Combined with artificial intelligence, the Israeli-developed robots are designed to carefully grasp and pack a variety of items – Copyright AFP JACK GUEZ
Behind a dark and opaque storefront in Tel Aviv, an Israeli company is speeding up online shopping by replacing staff with robots that manoeuvre around small storerooms.
Whirring along a rail between two long shelves packed with coffee capsules, a robot stopped, pivoted to the right, shone a light before grabbing an item and dropping it into a paper bag.
“Shoppers want to receive their items faster and faster,” said Eyal Yair, co-founder and CEO of 1MRobotics, which built the automated storeroom late last year.
“If once you’d be looking at a two-day delivery, which then became a one-day delivery and then two hours, now we’re looking at 10 minutes,” he said.
The robot toils in the custom-made 30-square-metre (320-square-feet) space storing the capsules, fitted with a streetside hatch for couriers and shoppers to collect online orders.
The unassuming robot receives the orders, packs and prepares them, with humans only needed to restock the warehouse and dispatch deliveries.
While robots are used to pack groceries in large supermarkets around the world, Yair said the size of 1MRobotics’s warehouses makes them “pioneers”.
“We are hardly seeing any players talking about small warehouses, of a few dozen square metres,” he told AFP.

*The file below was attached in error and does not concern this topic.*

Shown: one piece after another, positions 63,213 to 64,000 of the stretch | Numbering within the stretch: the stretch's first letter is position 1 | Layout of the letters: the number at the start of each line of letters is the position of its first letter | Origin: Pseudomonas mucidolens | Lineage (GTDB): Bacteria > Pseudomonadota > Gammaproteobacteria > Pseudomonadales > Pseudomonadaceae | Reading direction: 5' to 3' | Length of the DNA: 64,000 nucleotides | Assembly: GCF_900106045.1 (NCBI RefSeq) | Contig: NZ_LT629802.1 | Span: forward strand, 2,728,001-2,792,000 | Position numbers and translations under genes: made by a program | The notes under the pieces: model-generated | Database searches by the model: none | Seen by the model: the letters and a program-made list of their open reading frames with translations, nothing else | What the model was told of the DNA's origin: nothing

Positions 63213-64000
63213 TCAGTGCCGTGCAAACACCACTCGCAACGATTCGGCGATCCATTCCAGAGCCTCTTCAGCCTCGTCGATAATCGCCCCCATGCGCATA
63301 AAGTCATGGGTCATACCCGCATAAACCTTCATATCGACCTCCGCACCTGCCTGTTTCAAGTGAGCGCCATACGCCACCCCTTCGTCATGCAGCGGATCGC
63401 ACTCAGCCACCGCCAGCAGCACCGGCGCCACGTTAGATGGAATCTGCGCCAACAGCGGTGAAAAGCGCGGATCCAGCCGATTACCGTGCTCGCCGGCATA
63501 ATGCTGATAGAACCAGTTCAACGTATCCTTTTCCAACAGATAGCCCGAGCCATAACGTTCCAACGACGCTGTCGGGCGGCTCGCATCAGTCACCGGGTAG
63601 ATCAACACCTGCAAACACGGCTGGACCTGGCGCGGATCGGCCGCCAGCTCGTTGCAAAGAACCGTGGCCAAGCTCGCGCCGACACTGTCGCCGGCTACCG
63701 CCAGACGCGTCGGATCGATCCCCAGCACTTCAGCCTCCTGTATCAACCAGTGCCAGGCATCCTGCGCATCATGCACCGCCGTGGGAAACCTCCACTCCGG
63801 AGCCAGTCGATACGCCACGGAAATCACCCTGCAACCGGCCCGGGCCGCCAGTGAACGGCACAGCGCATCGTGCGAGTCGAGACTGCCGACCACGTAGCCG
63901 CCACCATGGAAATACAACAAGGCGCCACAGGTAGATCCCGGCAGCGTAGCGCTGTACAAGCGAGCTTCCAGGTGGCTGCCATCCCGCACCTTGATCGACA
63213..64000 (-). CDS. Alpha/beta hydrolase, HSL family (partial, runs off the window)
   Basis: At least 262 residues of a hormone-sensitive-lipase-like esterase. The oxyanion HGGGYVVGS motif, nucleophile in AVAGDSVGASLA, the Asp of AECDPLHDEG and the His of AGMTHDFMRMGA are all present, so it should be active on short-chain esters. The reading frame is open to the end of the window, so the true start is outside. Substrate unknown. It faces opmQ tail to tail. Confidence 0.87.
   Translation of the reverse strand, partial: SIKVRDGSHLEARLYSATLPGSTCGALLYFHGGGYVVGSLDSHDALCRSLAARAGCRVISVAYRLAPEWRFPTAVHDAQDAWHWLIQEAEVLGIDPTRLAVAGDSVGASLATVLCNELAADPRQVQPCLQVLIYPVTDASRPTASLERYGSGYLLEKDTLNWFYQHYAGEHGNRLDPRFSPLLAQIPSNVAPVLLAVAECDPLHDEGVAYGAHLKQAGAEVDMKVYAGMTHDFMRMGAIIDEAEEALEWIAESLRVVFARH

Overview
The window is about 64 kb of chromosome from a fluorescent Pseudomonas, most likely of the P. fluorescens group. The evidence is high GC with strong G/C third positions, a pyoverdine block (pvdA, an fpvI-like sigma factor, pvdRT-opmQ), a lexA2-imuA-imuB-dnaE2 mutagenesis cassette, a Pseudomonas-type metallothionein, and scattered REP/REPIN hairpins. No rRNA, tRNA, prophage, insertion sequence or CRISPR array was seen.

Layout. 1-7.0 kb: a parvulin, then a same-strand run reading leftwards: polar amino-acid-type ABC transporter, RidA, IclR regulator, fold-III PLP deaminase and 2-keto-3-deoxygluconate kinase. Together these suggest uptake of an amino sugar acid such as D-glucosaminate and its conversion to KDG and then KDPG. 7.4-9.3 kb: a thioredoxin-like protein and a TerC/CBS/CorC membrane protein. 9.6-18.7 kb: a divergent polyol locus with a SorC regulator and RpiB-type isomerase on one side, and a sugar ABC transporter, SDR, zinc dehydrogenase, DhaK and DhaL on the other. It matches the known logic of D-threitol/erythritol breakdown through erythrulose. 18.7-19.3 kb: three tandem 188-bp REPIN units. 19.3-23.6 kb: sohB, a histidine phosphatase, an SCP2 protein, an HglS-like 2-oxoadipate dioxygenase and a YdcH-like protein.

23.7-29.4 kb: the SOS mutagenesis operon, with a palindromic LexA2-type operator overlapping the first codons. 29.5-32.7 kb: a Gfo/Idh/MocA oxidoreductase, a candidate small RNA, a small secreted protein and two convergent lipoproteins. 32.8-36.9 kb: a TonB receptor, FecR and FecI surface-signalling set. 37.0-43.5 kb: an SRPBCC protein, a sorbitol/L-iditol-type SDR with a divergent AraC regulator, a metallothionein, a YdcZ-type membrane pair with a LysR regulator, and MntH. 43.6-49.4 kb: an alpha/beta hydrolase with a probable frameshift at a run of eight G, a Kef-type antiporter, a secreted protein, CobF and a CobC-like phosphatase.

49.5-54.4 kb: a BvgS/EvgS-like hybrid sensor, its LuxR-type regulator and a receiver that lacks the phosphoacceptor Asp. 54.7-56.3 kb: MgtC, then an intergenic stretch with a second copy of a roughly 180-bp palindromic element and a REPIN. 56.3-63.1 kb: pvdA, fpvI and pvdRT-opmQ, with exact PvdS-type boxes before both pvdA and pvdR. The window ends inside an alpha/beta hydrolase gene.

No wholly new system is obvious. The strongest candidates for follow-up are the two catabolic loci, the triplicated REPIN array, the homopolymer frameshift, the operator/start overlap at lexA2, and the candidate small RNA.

– ‘No sense’ in supermarkets –
A swift centrally-located operation run by human staff rather than robots is only financially viable for smaller businesses that deal with few orders, Yair argued.
But “once you begin to scale up and deal with dozens of orders a day, you need lots of people,” he said. “Then it becomes less economical.”
The Covid-19 pandemic energised the already rapidly evolving e-commerce market, with sellers struggling to meet the increasing demand for swift processing and deliveries.
The solution “requires small warehouses, very close to the clients, and at the end of the day, these small warehouses have to be automated”, said Yair.
In the south Tel Aviv headquarters of 1MRobotics, young men and women — nearly all of them graduates of the Israeli army’s robotics and technological units — were customising off-the-shelf robots.
Combined with artificial intelligence, these robots are designed to carefully grasp and pack fruit and vegetables, as well as frozen items thanks to a method that prevents the robots’ oil from freezing.
The company also builds the containers that will serve as the mini-warehouses, with Yair saying their robots and storage units would soon be working with an alcohol shop in Brazil, minimarkets in Germany and a cellphone company in South Africa.
In his view, it is just a matter of time before “hyper-local logistics infrastructure” like his robotic warehouses make supermarkets redundant.
“Once you have a service where you know you can order 10 items a few times a day and get them within 10 minutes, there’ll be no reason to shop once a week for the entire week,” he said.
“It just doesn’t make sense.”